This Company Wants City Dwellers to Travel in Flying Pods. First, It Must Face the Huge Hurdle of Regulations.
For many people, their commute to work is a daily exercise in unpredictability and stress. Americans spend a nerve-fraying 42 hours out of the year stuck in traffic, and that congestion also harms the environment.
But Gerald Sanders, CEO of seven-year-old transportation startup skyTran, has a mission to change how people commute around the world.
Based at the NASA Ames Research Center in Mountain View, Calif., skyTran developed a high-speed elevated Personal Rapid Transit (PRT) system that looks like something out of a sci-fi movie -- futuristic and streamlined aluminum pods that are attached to steel poles and powered by patented magnetic levitation technology. Able to hit speeds of up to 150 mph, the silent vehicles are designed to be an environmentally sound alternative to that soul-crushing traffic.
It may sound like a futuristic dream, but working with infrastructure, especially in cities, is rife with roadblocks. How do you generate that all important governmental and community buy-in? Sanders says that is the multimillion-dollar question at hand.
“We believe that when people understand the promise of skyTran, when they understand that all we’re talking about is a system that costs about one tenth to one hundredth of any competing system, that will not require massive government subsidies, that will never be stuck in traffic, that is silent and fast, people are going to want this system in their homes and neighborhoods," he says. "We’ve learned that persistence is everything.”
Alex Washburn, an Industry Professor of Design at Stevens Institute of Technology in Hoboken, NJ and the former chief urban designer of the City of New York under Michael Bloomberg, says that startups such as skyTran have a tough road ahead of them. “Nothing happens in the city without an alignment of politics, finance and design," he says. "And if something is not profitable, it's not replicable -- and cities grow by repetition.”
That replicability could be part of skyTran's future appeal. When describing the construction of the systems, Sanders likened the process to using Lego bricks. “You can build the entire system in a factory off-site," he says, "and then when you’re ready to deploy it, you simply come to the city, and you roll it out without having to close off roads, highways, freeways, digging tunnels or anything." The systems don't generate any electromagnetic radiation and utilize one third of the energy of a hybrid car, according to Sanders.
Sanders also plays up the system's cost-effectiveness. Traditional mass transit systems rely on a great deal of manpower. Paying the people who make the trains run on time, from ticket takers to engineers, can take up 85 percent of revenue, according to Sanders. But software-supported skyTran's operating costs would come to about 15 to 20 percent of revenue.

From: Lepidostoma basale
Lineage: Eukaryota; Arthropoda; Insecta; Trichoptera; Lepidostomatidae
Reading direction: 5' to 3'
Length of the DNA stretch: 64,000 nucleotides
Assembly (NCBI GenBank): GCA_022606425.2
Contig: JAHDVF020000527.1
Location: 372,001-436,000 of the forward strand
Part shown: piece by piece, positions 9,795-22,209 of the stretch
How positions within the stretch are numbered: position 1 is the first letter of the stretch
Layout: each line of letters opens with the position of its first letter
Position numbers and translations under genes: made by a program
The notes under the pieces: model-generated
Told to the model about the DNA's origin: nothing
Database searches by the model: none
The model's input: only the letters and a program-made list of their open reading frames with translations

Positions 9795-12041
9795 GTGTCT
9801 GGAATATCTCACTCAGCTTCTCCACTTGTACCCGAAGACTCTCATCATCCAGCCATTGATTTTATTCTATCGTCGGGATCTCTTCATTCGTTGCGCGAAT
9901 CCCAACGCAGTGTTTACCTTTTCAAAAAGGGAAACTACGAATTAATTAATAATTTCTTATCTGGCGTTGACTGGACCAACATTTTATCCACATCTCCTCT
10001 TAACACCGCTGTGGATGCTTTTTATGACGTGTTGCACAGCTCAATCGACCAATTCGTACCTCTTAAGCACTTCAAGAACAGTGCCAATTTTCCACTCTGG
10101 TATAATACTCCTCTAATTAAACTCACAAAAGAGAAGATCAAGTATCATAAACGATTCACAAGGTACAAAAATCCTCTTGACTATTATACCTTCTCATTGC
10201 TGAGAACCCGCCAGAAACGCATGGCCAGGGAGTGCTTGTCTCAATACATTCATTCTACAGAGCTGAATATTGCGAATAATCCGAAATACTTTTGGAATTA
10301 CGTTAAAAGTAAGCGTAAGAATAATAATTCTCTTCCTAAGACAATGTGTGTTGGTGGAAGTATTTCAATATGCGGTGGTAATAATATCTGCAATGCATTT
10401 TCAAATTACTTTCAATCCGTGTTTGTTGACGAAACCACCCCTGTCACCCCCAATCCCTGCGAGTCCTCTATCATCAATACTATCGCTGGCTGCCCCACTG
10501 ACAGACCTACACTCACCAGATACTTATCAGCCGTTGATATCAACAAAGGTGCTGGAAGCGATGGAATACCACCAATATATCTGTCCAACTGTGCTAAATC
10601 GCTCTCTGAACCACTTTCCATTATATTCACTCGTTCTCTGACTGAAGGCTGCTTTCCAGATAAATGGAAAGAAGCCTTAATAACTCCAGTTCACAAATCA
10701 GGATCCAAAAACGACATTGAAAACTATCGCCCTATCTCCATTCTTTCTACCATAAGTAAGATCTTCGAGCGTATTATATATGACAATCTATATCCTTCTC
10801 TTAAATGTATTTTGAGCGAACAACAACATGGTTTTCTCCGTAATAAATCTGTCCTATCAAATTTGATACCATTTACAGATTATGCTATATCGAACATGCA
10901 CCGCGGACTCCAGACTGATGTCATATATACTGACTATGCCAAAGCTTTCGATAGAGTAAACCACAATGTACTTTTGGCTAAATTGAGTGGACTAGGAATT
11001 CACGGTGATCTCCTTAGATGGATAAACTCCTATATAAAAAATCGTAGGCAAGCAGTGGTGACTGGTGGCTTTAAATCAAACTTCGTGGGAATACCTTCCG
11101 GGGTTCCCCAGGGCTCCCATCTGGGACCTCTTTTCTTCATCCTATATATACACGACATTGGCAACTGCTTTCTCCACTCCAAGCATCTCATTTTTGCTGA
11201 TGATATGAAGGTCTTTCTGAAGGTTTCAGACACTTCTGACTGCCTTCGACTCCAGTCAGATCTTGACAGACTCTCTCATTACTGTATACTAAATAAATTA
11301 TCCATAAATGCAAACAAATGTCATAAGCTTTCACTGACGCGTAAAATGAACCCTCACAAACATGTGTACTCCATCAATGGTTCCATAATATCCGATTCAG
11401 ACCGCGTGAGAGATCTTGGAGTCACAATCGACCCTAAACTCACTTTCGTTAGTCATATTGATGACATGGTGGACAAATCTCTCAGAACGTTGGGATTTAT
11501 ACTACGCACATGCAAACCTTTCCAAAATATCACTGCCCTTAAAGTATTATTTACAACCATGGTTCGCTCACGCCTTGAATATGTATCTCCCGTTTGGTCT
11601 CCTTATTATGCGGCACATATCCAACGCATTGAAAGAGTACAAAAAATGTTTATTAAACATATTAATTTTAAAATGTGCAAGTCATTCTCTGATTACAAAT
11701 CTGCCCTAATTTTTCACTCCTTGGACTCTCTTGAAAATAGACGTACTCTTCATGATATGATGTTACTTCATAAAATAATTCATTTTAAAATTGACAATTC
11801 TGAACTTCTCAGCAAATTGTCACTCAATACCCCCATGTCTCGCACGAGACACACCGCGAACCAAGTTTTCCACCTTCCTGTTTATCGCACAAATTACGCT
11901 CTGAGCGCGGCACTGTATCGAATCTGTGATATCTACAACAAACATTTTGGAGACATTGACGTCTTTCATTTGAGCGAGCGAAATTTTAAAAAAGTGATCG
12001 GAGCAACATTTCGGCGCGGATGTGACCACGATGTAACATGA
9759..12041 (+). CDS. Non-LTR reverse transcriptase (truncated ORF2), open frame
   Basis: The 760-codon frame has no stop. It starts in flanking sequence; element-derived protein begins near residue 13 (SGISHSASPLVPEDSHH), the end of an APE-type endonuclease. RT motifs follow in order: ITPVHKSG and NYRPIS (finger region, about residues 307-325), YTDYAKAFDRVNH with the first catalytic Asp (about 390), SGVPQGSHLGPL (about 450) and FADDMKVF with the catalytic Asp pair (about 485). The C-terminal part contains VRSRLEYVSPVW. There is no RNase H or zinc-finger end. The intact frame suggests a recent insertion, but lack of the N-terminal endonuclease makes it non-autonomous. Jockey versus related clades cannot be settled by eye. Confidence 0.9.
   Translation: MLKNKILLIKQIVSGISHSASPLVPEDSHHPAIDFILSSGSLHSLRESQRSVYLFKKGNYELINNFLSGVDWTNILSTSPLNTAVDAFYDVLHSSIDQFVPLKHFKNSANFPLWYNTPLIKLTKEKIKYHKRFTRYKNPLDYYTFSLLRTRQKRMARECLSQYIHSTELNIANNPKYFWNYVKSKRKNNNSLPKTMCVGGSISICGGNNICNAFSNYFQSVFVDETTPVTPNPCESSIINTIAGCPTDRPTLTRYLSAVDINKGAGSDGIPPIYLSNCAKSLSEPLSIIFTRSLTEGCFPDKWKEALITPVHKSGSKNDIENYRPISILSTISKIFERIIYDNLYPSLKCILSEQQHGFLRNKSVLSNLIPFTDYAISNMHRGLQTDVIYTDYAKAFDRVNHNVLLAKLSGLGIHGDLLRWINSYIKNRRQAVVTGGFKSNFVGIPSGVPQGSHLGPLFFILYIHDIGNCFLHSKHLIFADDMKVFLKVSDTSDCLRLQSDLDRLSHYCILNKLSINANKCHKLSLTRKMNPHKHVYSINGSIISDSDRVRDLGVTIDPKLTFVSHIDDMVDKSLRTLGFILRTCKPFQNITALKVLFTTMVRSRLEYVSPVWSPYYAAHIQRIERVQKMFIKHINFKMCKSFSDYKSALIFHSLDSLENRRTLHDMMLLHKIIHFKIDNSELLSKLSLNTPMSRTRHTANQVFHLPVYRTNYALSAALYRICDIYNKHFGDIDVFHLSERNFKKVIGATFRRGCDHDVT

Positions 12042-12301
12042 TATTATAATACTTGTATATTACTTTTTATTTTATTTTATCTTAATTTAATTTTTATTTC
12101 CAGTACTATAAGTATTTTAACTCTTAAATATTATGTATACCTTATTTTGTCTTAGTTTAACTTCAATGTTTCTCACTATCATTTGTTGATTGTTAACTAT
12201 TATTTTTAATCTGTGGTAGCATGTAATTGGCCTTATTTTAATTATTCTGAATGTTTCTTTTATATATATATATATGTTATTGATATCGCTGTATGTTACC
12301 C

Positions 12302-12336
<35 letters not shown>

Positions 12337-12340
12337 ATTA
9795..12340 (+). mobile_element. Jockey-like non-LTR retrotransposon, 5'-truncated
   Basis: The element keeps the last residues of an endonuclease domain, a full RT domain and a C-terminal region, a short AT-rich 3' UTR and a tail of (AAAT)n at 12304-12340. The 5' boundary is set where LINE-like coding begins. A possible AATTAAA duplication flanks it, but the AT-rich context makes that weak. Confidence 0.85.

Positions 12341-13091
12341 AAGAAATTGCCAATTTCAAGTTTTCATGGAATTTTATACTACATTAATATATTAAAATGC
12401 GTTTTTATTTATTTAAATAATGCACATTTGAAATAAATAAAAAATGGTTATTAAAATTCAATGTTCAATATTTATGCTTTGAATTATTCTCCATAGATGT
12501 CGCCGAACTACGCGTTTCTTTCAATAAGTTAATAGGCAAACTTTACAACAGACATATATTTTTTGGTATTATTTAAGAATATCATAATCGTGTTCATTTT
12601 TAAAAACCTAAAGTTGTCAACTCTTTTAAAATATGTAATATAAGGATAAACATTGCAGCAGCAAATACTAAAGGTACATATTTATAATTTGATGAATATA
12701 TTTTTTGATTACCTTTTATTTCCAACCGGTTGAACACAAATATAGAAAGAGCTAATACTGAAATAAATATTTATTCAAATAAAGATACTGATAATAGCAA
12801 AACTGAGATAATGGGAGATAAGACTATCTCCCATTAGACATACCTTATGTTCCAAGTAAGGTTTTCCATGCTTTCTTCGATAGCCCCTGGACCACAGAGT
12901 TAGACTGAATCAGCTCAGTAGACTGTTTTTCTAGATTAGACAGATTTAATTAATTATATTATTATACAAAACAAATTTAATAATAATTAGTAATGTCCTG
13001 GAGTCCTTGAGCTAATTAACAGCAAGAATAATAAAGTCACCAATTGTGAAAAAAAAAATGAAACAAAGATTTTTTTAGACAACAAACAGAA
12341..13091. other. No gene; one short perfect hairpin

For the construction of New York City's Second Avenue Subway, $4.45 billion was set aside to build only the first phase, which will stretch from 96th Street to 63rd Street. It's anticipated to be ready by the end of the year, but the construction has been going on since 2009. Invoking New York's never-ending story, Sanders claims that this is the kind of political and budgetary gridlock that skyTran is aiming to avoid, costing around $9 million per mile and built in under a few weeks.
However, for skyTran and other companies operating in this space, the challenge is not only convincing officials that a system such as skyTran belongs in their cities, but having a comprehensive understanding of the regulations that currently exist that will either help or hinder them.
"There is a really important function that entrepreneurs are going to have to do and hopefully maybe government officials can help them, which is to scour back laws that are preventing us from accomplishing today what we need to do tomorrow,” explains Washburn. “There is a school of regulation that imagines the world as a static place. The world is not static, it's a dynamic place and it’s only getting more dynamic. So there is a challenge for regulation to be based on performance and equity, not a table of standards that have been empirically derived. I think successful infrastructures will be able to introduce into regulation that notion of a dynamic city. "
SkyTran will soon have some real life examples of their proof of concept for regulators to look to. A pilot program system has been built on the campus of Israel Aerospace Industries in Lod, Israel, and the company recently announced that it would be constructing a 50-kilometer system in Lagos, Nigeria, to be incorporated into the Lagos Metropolitan Area Transport Authority (LAMATA). The company also has a partnership with French civil engineering firm Systra to develop a system in that country and would like to set up its first U.S. assembly plant in Baltimore.
In April, skyTran announced that it had raised $30 million in series B funding to build up the company’s team of engineers and make an even bigger push to get the word out, which is a challenge Sanders says his team is ready for. “Anywhere you put your finger on the globe," he says, "is a place where we could make people’s lives better."
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